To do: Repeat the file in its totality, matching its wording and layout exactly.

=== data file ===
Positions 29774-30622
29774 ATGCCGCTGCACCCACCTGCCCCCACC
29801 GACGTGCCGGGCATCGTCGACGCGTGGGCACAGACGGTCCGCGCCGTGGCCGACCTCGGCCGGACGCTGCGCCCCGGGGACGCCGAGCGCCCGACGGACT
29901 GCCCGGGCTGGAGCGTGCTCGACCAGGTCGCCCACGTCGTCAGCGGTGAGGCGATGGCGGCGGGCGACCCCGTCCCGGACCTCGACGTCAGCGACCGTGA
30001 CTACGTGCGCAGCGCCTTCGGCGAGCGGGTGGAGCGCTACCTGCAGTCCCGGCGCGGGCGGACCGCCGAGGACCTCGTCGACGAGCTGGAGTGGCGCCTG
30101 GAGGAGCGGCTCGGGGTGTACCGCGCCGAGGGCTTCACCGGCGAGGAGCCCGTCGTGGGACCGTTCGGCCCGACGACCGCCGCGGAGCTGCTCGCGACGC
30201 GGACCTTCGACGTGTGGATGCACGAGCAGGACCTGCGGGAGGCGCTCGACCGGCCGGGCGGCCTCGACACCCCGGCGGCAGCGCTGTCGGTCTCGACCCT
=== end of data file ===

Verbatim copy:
Positions 29774-30622
29774 ATGCCGCTGCACCCACCTGCCCCCACC
29801 GACGTGCCGGGCATCGTCGACGCGTGGGCACAGACGGTCCGCGCCGTGGCCGACCTCGGCCGGACGCTGCGCCCCGGGGACGCCGAGCGCCCGACGGACT
29901 GCCCGGGCTGGAGCGTGCTCGACCAGGTCGCCCACGTCGTCAGCGGTGAGGCGATGGCGGCGGGCGACCCCGTCCCGGACCTCGACGTCAGCGACCGTGA
30001 CTACGTGCGCAGCGCCTTCGGCGAGCGGGTGGAGCGCTACCTGCAGTCCCGGCGCGGGCGGACCGCCGAGGACCTCGTCGACGAGCTGGAGTGGCGCCTG
30101 GAGGAGCGGCTCGGGGTGTACCGCGCCGAGGGCTTCACCGGCGAGGAGCCCGTCGTGGGACCGTTCGGCCCGACGACCGCCGCGGAGCTGCTCGCGACGC
30201 GGACCTTCGACGTGTGGATGCACGAGCAGGACCTGCGGGAGGCGCTCGACCGGCCGGGCGGCCTCGACACCCCGGCGGCAGCGCTGTCGGTCTCGACCCT